The Constitution Is Meaningless
Those of us who believe that the Constitution should still be relevant in American policy making have reason to rejoice in the 11th Circuit’s ruling that Obamacare violates our founding document.
Liberals, on the other hand, simply dismiss any constitutional argument against the government takeover of the health industry.
How, according to the Left, are we and especially America’s younger generations, supposed to understand the Constitution?
Telling is Jonathan Cohn’s take at The New Republic, where he attempts to malign the decision based on the jurisprudence of one of the three judges who adjudicated the case.
Judge Frank Hull was appointed to the circuit by Bill Clinton, making her the first democrat to rule against the Affordable Care Act. That doesn’t impress Cohn, who writes, “We now know that she also holds a very radical view of Congress’ enumerated powers.”
Why is it radical to think that Congress should only exercise those powers reserved thereto? This has been a theme of liberals in politics and the media that has escalated since the rise of the Tea Party. It is now considered extreme to believe that the Constitution means what it says.
A reasonable person might interpret the clause, “the Congress shall have power…To regulate Commerce with foreign Nations, and among the several States, and with the Indian Tribes,” to mean that it can impose rules on trade with foreign countries in the same way that it can impose them on states.
Yet liberals have interpreted the commerce clause to mean anything they want it to mean.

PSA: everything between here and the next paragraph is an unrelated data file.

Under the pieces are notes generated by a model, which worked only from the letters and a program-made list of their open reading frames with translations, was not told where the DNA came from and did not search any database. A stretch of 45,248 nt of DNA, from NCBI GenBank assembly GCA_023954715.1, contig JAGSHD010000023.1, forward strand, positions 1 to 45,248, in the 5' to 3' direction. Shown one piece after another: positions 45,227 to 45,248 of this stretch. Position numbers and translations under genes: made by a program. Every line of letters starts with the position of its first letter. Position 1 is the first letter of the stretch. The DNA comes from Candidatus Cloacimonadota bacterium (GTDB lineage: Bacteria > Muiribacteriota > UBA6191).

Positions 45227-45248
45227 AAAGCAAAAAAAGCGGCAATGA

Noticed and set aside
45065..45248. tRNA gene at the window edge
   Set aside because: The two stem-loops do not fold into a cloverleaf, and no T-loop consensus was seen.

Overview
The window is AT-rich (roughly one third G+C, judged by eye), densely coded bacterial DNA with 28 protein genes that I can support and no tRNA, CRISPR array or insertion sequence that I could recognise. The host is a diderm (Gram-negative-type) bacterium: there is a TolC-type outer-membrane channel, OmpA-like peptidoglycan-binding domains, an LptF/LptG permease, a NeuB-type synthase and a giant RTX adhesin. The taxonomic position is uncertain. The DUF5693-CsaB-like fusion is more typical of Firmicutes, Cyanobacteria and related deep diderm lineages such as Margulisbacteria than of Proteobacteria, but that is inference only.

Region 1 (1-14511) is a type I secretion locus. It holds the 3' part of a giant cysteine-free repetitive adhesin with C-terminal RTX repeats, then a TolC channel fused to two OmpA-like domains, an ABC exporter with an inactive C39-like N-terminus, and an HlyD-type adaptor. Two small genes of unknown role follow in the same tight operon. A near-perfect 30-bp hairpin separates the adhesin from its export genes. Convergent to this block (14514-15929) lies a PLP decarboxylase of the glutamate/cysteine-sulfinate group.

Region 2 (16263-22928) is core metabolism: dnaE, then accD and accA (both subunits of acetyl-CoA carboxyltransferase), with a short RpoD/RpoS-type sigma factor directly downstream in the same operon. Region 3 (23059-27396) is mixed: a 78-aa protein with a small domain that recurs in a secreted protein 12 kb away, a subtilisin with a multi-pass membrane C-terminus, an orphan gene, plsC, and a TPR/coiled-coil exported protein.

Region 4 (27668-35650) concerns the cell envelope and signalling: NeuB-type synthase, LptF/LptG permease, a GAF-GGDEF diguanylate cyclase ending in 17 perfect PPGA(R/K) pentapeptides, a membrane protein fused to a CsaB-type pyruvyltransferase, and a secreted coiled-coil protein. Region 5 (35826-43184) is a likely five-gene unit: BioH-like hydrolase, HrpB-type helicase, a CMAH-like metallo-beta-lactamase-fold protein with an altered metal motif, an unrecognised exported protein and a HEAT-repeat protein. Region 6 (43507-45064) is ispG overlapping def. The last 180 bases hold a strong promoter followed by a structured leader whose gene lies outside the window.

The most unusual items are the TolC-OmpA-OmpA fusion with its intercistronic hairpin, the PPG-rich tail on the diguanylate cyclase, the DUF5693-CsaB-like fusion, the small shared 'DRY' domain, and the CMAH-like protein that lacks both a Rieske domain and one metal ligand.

Cohn also complains that “Hull has consistently restricted individual rights and favors prosecutors over criminal defendants.”
Like preventing the state from requiring that individuals buy an expensive product, one that the government must certify? The Left claims to champion individual liberty, except when it interferes with their big government plans. They are deaf to the dissonance.
Moreover, how do liberals reconcile their demand that courts limit the government’s prosecutorial and police powers against suspected criminals, while they expect the same government to exercise increasing coercive powers over law-abiding citizens?
It is because there are no firm rules guiding their governing philosophy. They pay homage to the Constitution when it is convenient, but despise it more often than that as an impediment to bigger government.
It is little wonder that American high school students are fairly ignorant about our constitution. It has been rendered meaningless by the Left, and therefore impossible to teach or understand in application to our modern government systems.
Hopefully, the imminent Supreme Court decision regarding Obamacare will help correct that problem.